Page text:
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Friday, March 7, 2014
Urinary and Genital Disorders (Children)
Kidneys Appear Enlarged on Prenatal Ultrasoun
I have had a very difficult pregnacy thus far. On Nov. 2, I had my genetics test results come back positive for high AFP levels. I had an amnio and blood tests because the ultrasound showed massive ascities (which doctors told me was fatal) in the abdominal cavity. The blood tests and amnio all came back normal. I then had a pericentis done on the fluid in the baby, which showed that it caused by a lymphatic leak. As of today, the ascities is gone but the ultrasound this week and last week showed a new problem (seemingly unconnected to the ascities). The kidneys appeared enlarged. I am 23 weeks and the kidneys measured 33. My amnio is low, at 2.6 and the bladder seems small. Again, the doctor told me that my prognosis looks grim- it will most likely result in the death of the baby (because he doesn`t think the kidneys are working and they could block the growth of the lungs). Can you give me any hope? There is no history of kidney problems on either side of our families. I am desperate for some good news. This is our first baby, a little boy.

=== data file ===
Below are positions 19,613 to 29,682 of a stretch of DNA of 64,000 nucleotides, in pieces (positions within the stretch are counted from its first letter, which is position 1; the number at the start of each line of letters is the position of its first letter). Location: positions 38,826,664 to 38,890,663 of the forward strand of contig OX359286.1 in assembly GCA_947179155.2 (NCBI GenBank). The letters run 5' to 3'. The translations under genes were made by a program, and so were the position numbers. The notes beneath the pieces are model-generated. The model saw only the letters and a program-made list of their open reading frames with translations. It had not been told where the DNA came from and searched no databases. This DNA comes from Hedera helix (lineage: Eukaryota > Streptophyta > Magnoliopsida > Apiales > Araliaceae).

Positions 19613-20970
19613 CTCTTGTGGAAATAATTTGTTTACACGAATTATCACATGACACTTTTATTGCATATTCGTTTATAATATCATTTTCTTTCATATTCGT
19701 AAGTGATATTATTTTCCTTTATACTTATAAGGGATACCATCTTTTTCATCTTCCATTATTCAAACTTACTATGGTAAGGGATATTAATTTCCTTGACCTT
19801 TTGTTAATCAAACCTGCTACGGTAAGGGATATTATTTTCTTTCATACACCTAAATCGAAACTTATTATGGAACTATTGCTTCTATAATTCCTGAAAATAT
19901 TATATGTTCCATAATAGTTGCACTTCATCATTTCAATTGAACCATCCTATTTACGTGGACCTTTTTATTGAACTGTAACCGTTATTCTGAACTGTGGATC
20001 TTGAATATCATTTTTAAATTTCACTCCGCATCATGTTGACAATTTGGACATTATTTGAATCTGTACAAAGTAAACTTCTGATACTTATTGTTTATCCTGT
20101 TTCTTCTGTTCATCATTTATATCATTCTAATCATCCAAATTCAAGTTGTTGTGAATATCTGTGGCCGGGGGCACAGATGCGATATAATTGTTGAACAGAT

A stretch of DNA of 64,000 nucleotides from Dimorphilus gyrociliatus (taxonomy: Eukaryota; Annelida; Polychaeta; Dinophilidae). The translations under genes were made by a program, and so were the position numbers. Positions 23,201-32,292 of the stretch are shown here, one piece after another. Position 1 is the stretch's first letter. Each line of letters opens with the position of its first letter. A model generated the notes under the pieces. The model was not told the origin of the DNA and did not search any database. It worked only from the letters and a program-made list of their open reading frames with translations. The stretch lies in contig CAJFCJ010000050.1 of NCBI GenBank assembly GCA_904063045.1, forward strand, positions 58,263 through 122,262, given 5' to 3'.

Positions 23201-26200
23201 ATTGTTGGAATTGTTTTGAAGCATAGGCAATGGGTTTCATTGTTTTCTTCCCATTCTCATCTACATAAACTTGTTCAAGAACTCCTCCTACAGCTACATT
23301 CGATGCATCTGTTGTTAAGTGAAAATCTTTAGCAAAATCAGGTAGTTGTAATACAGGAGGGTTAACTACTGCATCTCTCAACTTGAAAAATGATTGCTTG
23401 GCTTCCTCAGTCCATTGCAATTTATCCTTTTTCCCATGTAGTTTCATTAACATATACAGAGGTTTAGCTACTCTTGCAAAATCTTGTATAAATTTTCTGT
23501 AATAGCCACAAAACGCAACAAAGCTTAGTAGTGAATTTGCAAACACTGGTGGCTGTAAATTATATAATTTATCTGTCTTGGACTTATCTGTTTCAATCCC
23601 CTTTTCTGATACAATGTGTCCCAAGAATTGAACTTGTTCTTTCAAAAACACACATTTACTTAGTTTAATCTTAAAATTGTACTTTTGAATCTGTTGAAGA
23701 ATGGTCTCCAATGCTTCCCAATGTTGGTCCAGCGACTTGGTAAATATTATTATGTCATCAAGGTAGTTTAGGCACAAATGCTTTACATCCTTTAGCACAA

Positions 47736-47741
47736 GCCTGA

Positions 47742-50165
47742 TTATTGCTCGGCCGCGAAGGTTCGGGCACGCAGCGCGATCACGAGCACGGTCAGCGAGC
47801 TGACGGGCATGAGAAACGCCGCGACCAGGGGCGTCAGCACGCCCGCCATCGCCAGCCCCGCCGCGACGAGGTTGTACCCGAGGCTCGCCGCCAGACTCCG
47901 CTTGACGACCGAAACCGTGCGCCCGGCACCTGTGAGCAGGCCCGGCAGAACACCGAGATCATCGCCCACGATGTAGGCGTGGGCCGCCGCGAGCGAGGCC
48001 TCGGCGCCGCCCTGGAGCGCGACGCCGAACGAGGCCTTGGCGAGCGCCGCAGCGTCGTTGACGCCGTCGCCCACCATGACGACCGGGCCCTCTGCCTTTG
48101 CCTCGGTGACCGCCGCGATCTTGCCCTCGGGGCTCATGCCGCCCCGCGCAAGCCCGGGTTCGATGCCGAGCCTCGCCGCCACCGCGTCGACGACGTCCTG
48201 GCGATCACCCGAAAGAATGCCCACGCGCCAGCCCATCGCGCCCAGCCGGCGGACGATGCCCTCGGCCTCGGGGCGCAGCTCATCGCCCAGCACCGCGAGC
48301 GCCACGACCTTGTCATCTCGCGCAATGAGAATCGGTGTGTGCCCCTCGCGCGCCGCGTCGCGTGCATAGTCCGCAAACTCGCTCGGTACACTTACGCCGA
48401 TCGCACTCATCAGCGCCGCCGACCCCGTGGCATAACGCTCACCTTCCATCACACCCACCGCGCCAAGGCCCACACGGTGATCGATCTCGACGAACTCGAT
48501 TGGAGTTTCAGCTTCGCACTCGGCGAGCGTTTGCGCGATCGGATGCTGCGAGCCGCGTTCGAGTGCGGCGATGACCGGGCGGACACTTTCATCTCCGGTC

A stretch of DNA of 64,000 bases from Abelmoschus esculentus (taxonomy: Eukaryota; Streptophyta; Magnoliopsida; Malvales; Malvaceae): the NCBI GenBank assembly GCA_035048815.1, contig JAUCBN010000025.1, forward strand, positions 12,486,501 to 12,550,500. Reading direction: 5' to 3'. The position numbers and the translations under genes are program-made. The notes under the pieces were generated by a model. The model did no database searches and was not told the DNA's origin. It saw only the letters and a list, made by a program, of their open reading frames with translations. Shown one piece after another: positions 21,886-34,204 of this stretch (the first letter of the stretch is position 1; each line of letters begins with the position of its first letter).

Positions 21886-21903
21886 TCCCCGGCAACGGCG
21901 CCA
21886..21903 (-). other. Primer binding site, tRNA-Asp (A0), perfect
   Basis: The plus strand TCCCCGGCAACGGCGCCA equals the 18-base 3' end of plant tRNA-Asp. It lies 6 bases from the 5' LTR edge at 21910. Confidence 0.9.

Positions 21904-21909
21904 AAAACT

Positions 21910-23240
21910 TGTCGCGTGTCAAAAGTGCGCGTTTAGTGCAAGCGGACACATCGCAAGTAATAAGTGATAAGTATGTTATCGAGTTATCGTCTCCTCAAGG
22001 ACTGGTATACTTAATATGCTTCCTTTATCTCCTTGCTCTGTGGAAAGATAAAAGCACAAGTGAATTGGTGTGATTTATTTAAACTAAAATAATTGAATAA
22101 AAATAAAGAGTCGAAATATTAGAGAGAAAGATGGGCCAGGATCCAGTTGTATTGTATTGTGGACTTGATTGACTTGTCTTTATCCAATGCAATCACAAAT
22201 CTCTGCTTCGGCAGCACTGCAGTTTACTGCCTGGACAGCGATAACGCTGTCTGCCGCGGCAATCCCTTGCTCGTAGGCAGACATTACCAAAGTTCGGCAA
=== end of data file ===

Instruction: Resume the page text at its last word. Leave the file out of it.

You have provided a lot of information, but the specific problem with your baby is unclear. I am uncertain what you mean with the term "kidneys measured 33". In some babies there is an obstruction of the lower urinary tract preventing normal passage of urine into the amniotic cavity. That obstruction can cause dilation or enlargement of the kidneys, and reduced amniotic fluid volume.
In occasional cases shunting of the urine in the bladder into the amniotic sac can reestablish the amniotic fluid to a normal volume and allow normal lung development, but unfortunately that often is unsuccessful. The best test to determine whether the shunting procedure will be beneficial is to withdraw a small amount of urine from the bladder every 2 to 3 days and analyze it for sodium, chloride, osmolality, and beta 2 microglobulin. If the levels are low, then draining the bladder may be beneficial. Good luck with your decision.
Jack S Elder, MD, FACS, FAAP
Clinical Professor of Urology
School of Medicine
Case Western Reserve University